Men and Masculinity
Stories Of Men
The earliest surviving text of classical Greek civilization centers on the deeds of ruling-class men, informed by a conflict over men's rights to women. Homer's Iliad presents a vivid picture of a military encampment and a besieged city, with warrior-heroes roaming the countryside, carrying off women and occasionally massacring the population of a captured town. War is undoubtedly men's affair, and both courage and military skill are tests of manhood. The business of men in these stories is to rule, cultivate land, found cities, and fight. Greek legend includes warrior women, but they are exotic figures. The central women in Homer's tales are Helen, the wandering queen who was fought over by the men, and Andromache and Penelope, archetypes of domestic faithfulness.
Yet Homer is no admirer of pure brawn. The mighty but slow-witted Ajax is of limited interest in the Iliad and becomes almost a comic figure in later Greek literature. The hero Achilles is an invincible fighter but is at the center of the story precisely because he is also highly emotional, takes offense, and refuses to fight. The hero of the Odyssey is perfectly capable of slaughter—Penelope's suitors ultimately get the same treatment as Helen's. But Odysseus is far more famous for his quick wit and his ability to talk his way out of trouble.
Attic drama of the fifth century B.C.E. tells a string of stories about men, power, and violence. They include the conscience-stricken Oedipus, the proud and rigid Creon, the vengeful Orestes, the prying Pentheus, and the faithless Jason. Classical Hellenic literature thus presents a spectrum of images of men. The texts complicate, and often call into question, the central image of the warrior-prince, which nevertheless remains an ideal, a point of reference.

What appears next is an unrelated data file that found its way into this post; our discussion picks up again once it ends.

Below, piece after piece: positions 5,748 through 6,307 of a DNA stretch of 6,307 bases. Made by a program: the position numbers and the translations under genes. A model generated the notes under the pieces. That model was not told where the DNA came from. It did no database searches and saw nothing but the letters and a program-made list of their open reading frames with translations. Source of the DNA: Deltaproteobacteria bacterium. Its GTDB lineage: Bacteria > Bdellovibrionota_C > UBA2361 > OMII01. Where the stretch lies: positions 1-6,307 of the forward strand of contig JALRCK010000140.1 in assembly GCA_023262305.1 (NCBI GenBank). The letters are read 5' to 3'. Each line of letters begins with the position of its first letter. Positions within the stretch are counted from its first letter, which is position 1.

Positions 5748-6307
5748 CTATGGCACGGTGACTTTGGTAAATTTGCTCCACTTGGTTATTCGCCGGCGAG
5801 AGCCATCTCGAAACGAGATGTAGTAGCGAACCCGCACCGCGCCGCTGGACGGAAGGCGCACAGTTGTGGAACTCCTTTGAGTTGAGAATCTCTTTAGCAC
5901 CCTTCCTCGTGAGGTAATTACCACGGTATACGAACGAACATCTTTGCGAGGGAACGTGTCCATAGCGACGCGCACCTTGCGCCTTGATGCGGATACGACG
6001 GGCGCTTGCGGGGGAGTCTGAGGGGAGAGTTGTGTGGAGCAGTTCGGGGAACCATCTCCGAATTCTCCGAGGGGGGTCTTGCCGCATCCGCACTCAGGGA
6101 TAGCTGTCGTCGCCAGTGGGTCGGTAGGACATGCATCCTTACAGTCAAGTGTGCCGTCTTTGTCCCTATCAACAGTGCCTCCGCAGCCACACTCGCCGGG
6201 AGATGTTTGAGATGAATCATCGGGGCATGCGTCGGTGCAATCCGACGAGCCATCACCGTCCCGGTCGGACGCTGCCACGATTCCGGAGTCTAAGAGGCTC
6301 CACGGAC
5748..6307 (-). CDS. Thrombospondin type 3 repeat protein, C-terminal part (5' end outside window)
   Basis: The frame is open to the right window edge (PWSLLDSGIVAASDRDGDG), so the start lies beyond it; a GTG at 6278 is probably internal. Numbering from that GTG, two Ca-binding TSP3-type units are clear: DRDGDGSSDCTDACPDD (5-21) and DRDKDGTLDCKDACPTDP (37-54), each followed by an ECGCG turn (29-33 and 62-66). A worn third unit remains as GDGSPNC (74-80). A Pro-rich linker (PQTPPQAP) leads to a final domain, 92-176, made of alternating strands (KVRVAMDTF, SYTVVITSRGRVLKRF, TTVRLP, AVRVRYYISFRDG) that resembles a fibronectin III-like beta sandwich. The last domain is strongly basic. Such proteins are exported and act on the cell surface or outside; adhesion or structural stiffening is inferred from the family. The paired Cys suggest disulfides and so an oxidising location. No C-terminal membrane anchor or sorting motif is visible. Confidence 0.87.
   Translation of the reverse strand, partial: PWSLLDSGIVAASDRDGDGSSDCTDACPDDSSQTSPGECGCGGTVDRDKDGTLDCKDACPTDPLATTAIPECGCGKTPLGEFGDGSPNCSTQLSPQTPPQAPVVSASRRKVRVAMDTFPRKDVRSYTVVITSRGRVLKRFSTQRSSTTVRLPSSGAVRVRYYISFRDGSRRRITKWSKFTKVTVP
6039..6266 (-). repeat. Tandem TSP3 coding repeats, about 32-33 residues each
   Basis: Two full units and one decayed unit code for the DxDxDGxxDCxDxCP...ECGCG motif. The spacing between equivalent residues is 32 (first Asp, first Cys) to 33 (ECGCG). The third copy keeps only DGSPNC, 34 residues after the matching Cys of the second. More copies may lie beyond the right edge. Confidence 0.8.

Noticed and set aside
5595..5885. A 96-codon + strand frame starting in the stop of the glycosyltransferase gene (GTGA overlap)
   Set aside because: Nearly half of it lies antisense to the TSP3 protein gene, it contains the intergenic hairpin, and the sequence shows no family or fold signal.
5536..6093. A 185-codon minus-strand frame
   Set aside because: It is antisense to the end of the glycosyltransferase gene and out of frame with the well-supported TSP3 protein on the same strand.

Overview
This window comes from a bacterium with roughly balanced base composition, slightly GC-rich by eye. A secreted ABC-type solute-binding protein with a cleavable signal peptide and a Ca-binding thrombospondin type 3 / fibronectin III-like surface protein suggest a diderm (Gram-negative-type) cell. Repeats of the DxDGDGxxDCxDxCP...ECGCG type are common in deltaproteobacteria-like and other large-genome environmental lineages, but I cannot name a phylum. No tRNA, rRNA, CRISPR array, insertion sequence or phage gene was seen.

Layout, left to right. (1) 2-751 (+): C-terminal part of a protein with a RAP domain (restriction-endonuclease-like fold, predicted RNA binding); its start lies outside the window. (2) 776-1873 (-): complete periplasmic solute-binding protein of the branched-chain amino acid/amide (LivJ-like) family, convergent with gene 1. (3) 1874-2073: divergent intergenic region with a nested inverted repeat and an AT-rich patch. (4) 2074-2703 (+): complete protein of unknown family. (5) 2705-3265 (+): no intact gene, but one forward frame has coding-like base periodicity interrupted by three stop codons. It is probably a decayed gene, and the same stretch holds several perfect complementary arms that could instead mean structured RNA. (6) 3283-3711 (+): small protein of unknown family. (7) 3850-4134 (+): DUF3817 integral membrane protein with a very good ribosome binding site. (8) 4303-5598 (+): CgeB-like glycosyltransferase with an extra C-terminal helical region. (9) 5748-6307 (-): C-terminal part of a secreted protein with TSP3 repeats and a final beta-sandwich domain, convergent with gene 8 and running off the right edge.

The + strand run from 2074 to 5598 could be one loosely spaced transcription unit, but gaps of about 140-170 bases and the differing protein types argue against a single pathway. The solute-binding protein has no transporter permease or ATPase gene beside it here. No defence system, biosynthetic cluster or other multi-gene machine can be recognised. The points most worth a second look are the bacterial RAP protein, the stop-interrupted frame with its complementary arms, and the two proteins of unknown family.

It was the uncomplicated image of the warrior-prince that passed down into modern European tradition as an ideal of masculinity, reshaped by feudalism. In Sir Thomas Malory's fifteenth-century reworking of the Arthurian legends, for instance, the presumed context is always one of fighting or preparation for fighting. Although Malory's Morte D'Arthur presents variations in the style of warriorhood—some of the knights are cool and others are hot-blooded, some are painfully honest and others treacherous—skill in battle is always the vital test of the "worshipful" knight. Yeomen and villeins are another question to Malory, but among his elite, there is only one male character who is not part of the armed competition for "worship"—the unaccountable prophet/witch Merlin. Arthur himself, it is easily forgotten, was a bastard even in the mainstream legend, and pulling a sword from an anvil was hardly an established form of royal election. He had to establish his claim to kingship by mass killings—"passynge grete slaughtir," in Malory's phrase—in a protracted civil war.
Historic images of warrior-heroes were handed down, and reworked as somewhat more widely available ideals, in European modernity. The point is made in a British popular song of the eighteenth or nineteenth century:
Some talk of Alexander, and some of Hercules,
Of Hector and Lysander, and such great names as these,
But of all the world's brave heroes, there's none that can compare,
With a tow row row, with a tow row row, to the British Grenadier.
So it had already been in Shakespeare, with his archetype-soldier,
Full of strange oaths, and bearded like the pard,
Jealous in honour, sudden and quick in quarrel, Seeking the bubble reputation
Even in the cannon's mouth. (As You Like It, 2.7.150–153)
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